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by gods
on Aug 24, 1999 at 22:43 UTC ( #297=perlfunc: print w/replies, xml ) Need Help??


See the current Perl documentation for sprintf.

Here is our local, out-dated (pre-5.6) version:

sprintf - formatted print into a string

sprintf FORMAT, LIST

Returns a string formatted by the usual printf() conventions of the C library function sprintf(). See sprintf(3) or printf(3) on your system for an explanation of the general principles.

Perl does its own sprintf() formatting -- it emulates the C function sprintf(), but it doesn't use it (except for floating-point numbers, and even then only the standard modifiers are allowed). As a result, any non-standard extensions in your local sprintf() are not available from Perl.

Perl's sprintf() permits the following universally-known conversions:

   %%   a percent sign
   %c   a character with the given number
   %s   a string
   %d   a signed integer, in decimal
   %u   an unsigned integer, in decimal
   %o   an unsigned integer, in octal
   %x   an unsigned integer, in hexadecimal
   %e   a floating-point number, in scientific notation
   %f   a floating-point number, in fixed decimal notation
   %g   a floating-point number, in %e or %f notation

In addition, Perl permits the following widely-supported conversions:

   %X   like %x, but using upper-case letters
   %E   like %e, but using an upper-case "E"
   %G   like %g, but with an upper-case "E" (if applicable)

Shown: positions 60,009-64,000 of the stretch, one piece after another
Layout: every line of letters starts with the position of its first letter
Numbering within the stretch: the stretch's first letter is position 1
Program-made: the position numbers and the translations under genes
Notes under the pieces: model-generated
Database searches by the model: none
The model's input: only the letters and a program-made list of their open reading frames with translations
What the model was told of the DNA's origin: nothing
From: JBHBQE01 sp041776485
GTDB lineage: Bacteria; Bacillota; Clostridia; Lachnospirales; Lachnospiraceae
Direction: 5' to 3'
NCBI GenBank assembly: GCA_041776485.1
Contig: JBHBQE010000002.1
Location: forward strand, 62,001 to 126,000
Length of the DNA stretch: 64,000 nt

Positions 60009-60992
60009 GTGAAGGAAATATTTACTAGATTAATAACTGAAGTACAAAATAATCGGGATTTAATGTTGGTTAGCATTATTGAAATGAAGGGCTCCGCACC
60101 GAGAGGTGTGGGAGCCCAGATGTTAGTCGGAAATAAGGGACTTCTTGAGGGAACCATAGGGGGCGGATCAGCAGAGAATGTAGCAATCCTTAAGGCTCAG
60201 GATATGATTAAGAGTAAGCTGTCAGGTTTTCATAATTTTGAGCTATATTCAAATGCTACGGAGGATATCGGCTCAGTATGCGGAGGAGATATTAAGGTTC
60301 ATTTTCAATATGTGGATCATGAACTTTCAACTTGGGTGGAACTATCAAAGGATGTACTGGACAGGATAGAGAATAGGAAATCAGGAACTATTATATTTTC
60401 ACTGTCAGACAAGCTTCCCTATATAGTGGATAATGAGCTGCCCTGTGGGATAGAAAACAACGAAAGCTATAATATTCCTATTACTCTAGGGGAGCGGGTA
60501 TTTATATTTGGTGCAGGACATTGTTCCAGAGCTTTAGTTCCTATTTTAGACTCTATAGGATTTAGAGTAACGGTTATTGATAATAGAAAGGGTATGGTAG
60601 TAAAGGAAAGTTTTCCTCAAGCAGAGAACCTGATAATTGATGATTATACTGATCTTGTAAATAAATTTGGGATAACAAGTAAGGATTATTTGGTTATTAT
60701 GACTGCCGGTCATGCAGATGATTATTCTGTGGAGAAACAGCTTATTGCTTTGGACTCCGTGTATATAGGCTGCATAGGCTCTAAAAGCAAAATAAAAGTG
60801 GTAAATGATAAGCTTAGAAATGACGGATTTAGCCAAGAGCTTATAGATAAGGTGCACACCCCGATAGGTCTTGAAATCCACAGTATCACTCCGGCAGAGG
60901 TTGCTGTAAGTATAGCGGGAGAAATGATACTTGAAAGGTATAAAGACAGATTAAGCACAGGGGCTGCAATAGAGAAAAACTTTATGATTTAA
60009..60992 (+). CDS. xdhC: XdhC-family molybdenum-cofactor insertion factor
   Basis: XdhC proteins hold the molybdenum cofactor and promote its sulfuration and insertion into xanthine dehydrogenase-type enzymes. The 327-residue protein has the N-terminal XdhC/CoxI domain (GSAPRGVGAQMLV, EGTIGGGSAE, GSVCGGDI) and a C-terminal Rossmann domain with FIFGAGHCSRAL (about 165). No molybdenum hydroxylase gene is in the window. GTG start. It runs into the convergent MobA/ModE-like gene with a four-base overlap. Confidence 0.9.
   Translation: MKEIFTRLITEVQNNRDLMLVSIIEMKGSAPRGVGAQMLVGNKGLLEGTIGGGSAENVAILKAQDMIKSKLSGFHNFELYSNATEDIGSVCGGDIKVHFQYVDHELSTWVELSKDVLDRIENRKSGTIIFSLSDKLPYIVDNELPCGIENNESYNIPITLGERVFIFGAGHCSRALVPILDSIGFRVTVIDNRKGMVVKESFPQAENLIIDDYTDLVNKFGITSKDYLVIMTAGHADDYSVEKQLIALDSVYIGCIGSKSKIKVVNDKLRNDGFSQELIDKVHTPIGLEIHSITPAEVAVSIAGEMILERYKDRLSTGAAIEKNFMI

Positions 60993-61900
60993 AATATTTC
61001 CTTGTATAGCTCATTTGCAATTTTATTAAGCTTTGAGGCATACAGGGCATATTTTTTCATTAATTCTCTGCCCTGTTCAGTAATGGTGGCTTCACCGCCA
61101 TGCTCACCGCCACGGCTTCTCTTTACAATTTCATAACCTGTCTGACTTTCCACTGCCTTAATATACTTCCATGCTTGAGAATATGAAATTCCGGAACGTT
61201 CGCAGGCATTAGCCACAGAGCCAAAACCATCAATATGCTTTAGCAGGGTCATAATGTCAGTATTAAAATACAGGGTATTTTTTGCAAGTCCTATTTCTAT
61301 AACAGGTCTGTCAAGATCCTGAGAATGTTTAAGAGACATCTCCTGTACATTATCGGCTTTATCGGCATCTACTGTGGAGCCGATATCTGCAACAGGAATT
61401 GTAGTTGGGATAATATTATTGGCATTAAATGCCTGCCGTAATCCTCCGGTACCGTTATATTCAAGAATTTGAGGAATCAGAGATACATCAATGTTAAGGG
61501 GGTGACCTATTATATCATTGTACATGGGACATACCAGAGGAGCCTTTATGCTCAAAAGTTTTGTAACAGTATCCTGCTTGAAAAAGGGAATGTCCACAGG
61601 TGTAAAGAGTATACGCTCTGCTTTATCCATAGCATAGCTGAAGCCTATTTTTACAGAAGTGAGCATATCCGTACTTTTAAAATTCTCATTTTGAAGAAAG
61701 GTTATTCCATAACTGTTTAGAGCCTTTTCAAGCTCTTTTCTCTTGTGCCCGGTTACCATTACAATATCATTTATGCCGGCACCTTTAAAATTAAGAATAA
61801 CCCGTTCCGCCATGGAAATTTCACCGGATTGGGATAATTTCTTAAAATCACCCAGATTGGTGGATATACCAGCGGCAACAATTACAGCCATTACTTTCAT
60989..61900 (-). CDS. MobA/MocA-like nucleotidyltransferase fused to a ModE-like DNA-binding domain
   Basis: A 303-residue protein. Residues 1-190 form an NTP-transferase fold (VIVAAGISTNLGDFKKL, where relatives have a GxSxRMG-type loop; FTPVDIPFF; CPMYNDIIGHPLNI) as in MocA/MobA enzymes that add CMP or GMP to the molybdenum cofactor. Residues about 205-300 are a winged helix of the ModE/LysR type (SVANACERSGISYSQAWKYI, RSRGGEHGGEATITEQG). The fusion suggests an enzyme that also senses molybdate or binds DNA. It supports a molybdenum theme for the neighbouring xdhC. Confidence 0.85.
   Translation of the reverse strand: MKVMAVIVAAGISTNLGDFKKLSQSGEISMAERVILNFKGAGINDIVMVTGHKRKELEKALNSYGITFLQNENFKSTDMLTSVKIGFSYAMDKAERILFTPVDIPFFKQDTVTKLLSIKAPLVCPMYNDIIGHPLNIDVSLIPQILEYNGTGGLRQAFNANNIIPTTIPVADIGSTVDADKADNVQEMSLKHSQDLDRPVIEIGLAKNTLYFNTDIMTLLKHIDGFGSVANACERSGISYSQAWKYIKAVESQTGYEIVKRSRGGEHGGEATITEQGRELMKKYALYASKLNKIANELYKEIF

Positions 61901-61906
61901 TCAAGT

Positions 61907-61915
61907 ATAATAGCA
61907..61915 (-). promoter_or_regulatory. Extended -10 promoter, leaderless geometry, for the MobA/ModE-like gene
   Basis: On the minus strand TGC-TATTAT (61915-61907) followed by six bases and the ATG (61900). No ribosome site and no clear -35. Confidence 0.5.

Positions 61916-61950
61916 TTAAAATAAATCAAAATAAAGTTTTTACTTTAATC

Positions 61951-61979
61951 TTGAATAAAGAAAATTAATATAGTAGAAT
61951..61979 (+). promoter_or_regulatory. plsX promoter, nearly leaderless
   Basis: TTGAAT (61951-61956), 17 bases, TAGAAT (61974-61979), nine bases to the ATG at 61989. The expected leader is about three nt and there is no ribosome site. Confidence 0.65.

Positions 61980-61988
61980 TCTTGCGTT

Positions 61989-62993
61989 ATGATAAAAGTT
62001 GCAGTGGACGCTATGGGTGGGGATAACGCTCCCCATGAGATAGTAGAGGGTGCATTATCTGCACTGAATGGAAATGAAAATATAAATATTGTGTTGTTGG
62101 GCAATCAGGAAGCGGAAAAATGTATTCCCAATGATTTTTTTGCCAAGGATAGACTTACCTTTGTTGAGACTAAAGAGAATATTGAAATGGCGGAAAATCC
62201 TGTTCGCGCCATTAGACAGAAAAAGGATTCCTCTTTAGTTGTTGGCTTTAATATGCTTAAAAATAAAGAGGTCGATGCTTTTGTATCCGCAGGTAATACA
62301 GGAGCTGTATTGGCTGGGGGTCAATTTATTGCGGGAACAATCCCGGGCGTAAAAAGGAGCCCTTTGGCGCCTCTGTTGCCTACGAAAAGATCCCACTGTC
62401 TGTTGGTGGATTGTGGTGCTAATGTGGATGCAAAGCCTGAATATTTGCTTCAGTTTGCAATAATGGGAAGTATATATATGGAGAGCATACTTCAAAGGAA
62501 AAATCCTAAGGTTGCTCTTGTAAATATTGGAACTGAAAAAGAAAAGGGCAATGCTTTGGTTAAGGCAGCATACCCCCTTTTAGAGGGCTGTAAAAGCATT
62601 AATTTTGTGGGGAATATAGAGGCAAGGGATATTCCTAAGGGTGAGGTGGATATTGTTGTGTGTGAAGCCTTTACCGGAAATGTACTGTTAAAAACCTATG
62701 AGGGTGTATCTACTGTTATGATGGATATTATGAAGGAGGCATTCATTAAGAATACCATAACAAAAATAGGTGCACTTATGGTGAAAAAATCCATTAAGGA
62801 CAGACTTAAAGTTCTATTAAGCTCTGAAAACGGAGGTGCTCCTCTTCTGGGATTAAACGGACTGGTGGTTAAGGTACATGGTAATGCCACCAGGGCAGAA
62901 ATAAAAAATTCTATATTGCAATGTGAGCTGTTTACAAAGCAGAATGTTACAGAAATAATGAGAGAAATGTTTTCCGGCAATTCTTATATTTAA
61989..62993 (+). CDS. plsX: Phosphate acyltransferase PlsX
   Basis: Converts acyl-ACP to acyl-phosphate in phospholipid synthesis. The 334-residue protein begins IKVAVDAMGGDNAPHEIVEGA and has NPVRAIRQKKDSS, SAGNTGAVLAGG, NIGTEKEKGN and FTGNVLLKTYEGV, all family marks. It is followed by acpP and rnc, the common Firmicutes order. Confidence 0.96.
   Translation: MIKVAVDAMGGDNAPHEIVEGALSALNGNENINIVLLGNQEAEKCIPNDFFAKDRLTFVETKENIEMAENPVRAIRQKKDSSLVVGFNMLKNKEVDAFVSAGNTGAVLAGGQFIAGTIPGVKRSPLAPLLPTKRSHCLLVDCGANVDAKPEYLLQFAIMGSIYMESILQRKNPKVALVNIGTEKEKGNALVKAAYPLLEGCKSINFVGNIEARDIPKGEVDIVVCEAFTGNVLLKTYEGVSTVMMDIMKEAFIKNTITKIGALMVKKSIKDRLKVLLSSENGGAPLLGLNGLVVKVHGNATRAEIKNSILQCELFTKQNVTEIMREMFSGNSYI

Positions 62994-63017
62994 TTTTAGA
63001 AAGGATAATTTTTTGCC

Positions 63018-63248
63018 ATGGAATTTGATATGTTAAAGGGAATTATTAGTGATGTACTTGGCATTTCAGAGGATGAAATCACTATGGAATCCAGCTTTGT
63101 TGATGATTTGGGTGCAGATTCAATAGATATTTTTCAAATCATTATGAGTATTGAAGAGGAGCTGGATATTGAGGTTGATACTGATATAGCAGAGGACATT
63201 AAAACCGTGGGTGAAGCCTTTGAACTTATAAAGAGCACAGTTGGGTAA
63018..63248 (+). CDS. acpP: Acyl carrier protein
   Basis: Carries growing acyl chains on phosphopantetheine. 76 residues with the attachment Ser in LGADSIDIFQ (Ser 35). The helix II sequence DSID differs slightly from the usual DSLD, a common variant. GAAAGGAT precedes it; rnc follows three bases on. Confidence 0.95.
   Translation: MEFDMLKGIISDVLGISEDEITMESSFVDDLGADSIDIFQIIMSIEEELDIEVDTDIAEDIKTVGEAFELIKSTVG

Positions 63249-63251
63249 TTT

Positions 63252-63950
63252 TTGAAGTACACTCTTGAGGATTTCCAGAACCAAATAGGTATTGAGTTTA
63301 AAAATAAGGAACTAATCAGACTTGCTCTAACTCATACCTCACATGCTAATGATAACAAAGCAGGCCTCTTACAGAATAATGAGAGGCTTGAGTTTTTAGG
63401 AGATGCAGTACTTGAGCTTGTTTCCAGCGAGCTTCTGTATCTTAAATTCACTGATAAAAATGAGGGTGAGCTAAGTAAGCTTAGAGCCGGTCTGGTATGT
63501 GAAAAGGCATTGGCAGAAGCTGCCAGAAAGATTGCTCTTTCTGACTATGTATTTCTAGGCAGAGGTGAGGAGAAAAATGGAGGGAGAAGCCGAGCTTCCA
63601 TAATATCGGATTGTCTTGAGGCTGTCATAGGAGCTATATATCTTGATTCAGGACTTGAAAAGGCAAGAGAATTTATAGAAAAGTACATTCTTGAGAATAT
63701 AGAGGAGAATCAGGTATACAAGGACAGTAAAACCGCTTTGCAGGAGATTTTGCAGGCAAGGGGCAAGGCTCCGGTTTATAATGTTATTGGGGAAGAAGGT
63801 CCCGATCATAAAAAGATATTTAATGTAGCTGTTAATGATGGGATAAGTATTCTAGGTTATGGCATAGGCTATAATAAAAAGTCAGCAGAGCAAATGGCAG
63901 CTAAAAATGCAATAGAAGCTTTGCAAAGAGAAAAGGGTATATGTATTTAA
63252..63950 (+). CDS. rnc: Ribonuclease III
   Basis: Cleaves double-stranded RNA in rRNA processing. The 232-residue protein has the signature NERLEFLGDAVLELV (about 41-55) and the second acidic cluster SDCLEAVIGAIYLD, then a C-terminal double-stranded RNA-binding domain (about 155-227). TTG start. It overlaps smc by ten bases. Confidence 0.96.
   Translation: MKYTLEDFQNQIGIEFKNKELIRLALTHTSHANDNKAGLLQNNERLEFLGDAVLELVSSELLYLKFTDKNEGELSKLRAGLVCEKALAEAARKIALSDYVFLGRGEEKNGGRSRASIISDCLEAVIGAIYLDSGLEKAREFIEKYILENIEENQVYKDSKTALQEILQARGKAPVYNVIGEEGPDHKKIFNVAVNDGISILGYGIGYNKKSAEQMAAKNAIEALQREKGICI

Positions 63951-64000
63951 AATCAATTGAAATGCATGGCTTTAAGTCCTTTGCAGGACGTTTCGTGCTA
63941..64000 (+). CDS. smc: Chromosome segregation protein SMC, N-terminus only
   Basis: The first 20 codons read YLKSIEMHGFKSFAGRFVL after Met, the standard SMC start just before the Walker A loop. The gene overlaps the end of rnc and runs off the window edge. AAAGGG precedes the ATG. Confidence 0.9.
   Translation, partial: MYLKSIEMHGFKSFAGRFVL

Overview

%p   a pointer (outputs the Perl value's address in hexadecimal)
   %n   special: *stores* the number of characters output so far
        into the next variable in the parameter list 

Finally, for backward (and we do mean ``backward'') compatibility, Perl permits these unnecessary but widely-supported conversions:

   %i   a synonym for %d
   %D   a synonym for %ld
   %U   a synonym for %lu
   %O   a synonym for %lo
   %F   a synonym for %f

Perl permits the following universally-known flags between the % and the conversion letter:

   space   prefix positive number with a space
   +       prefix positive number with a plus sign
   -       left-justify within the field
   0       use zeros, not spaces, to right-justify
   #       prefix non-zero octal with "0", non-zero hex with "0x"
   number  minimum field width
   .number "precision": digits after decimal point for
           floating-point, max length for string, minimum length
           for integer
   l       interpret integer as C type "long" or "unsigned long"
   h       interpret integer as C type "short" or "unsigned short"

There is also one Perl-specific flag:

   V       interpret integer as Perl's standard integer type

Where a number would appear in the flags, an asterisk (``*'') may be used instead, in which case Perl uses the next item in the parameter list as the given number (that is, as the field width or precision). If a field width obtained through ``*'' is negative, it has the same effect as the ``-'' flag: left-justification.

If use locale is in effect, the character used for the decimal point in formatted real numbers is affected by the LC_NUMERIC locale. See the perllocale manpage.

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[Corion]: Mhmm. I'm writing a database export, and two supposedly identical files compress to different sizes... So either the order of rows is different (which would be OK) or something else is bad (which wouldn't be OK). I guess I have to test with smaller tables

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